(Or you could "notch"--but that takes longer.)

Flip right side out again:

Press firmly.
Pressing helps make seams "sit down all pretty-like". 

 (Like that English? ha)

Don't be like me and skip this step--it took me a couple years to realize the importance of pressing.
 Not to be confused with ironing.

Place Vinyl piece on top of pocket, the side that's facing OUT. Pin bias tape over this, carefully, around the curved edge. Hold in place with clamps while sewing.
(Yes friends, I took this picture before placing the vinyl on..oops!)

Once the curved edge is finished, place bias tape over the top edge and encase the entire pocket. Tuck in the end bits for tidiness.

Measuring to center the pocket-pin in of the front side of the bag piece and sew on carefully.
Go slow-it's a lot of layers to be sewing through.

Ok...deep breath. Grab a coke.

Place the two outside pieces of the bag RIGHT sides together and clamp or pin in place. We are sewing the side seams here, as well as a bottom seam.

Be sure you have the top--at the top.

Sew down each side and across the bottom. Use 1/2 seams at a minimum. It's probably a good idea to double stitch these seams if this bag is going to carry books or heavier items.

Now for the boxing. (ugh-difficult to explain, but I'll try!)

Pinch in 2 inches from the bottom and side seams on one end. Pin, then mark. Sew this several times for a strong corner bottom end. Do the same with the other side.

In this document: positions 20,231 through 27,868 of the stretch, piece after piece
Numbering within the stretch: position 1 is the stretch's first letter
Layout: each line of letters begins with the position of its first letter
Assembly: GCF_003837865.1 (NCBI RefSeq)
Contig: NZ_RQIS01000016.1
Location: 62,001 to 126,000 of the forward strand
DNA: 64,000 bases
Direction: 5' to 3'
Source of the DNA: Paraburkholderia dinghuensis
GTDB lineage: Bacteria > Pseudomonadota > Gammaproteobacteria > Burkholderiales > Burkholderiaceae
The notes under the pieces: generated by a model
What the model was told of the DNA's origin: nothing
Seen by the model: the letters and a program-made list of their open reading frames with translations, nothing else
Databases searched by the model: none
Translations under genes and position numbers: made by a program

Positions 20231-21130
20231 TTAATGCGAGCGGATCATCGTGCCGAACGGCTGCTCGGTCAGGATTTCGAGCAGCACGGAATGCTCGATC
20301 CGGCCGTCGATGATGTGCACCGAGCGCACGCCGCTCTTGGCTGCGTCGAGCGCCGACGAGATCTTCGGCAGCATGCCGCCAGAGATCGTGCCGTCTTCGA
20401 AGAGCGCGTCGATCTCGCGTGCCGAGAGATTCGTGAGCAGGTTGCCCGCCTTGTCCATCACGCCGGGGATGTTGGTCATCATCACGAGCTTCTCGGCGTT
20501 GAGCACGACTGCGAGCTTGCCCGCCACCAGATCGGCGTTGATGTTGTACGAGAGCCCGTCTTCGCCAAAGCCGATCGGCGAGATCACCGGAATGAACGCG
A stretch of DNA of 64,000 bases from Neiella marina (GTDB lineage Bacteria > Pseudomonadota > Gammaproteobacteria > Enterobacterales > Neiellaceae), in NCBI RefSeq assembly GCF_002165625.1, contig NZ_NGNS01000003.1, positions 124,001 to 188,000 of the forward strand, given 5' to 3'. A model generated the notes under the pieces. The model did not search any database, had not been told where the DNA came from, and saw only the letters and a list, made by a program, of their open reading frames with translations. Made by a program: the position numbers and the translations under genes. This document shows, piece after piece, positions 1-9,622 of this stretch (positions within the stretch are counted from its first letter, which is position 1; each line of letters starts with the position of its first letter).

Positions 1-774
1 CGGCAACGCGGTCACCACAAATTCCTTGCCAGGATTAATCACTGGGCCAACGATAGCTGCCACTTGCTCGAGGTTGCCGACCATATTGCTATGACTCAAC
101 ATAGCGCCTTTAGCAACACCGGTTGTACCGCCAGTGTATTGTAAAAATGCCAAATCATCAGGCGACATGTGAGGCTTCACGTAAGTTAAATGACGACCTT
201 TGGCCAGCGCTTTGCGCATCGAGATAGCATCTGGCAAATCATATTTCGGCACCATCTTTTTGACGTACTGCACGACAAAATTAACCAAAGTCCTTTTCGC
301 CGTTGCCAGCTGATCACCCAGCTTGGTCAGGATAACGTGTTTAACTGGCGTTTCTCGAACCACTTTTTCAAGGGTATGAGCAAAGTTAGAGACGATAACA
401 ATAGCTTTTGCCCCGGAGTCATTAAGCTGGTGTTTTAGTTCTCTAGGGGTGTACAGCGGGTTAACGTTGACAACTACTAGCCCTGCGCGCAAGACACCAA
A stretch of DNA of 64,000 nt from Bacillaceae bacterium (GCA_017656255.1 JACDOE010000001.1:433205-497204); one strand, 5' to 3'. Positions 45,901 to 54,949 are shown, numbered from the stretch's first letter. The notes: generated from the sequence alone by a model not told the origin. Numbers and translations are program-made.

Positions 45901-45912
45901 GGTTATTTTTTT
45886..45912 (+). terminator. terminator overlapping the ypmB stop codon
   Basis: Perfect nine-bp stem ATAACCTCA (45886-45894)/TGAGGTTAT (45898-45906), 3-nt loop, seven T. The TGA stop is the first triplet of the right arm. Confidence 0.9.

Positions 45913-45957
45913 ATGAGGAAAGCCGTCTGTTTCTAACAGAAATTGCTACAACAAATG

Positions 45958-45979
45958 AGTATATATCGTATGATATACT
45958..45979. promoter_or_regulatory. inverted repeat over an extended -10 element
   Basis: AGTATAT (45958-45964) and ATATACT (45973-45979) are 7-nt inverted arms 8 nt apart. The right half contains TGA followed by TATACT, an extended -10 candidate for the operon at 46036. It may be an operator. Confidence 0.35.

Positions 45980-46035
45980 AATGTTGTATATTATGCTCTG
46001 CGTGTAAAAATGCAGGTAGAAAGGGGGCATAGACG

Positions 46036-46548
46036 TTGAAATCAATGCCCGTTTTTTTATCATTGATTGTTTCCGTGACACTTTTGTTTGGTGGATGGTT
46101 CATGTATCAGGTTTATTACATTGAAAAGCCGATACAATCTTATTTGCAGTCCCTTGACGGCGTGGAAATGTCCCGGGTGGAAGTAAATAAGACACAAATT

Confused? Look at these close-ups:

After sewing this, trim off the excess.

Repeat this step for other box corner. We will visit this step again for the interior of the bag.

Grab the two pieces of interior fabrics and pin them right sides together. Sew down each side and across the bottom.

Fold down one inch on the top portion and press.

Make the boxed corners just as we did for the exterior part. Measure in two inches, mark,sew,cut.

Pin this carefully inside the bag, wrong sides together and sew slowly.

Trim threads--and give a whoop!


Great job, thanks for staying with me.


  1. Oh my..did you just upload this post THIS SECOND?? haha..just finished reading your peg bag one...LOVED the fabrics in there Nat (do you like Nat? ;))...gorgeous! And this bag is super cool!
    well off to bed...it's 12.44am!!!
    ITALY IN TWO DAYS!!!!!!!!!!!!
    PACE FUORI..hehehe
    jess xx

  2. Cute! Looks like you could swap out some materials and make an approximation of this bag that's been making the blog rounds.

  3. Coming from a fellow sewer...sewist?! I am looking for some "refresher tips" before I start on my own "made up" bag! You gave Excellent instructions. Simple, clear, concise! And reasons why, is a nice touch! So many online tutorials omit steps like interfacing, even though a fellow sewer can "see" they did certain steps to make their product look "nicer" in a way. Thank you for being complete! PS - glad you noted it's pressing, not ironing! Too cute!!

    1. Thanks so much Cathy! :D Always lovely to hear from a fellow sewist. xoxo


I appreciate every comment, thanks so much for taking the time. It means A LOT to me. :)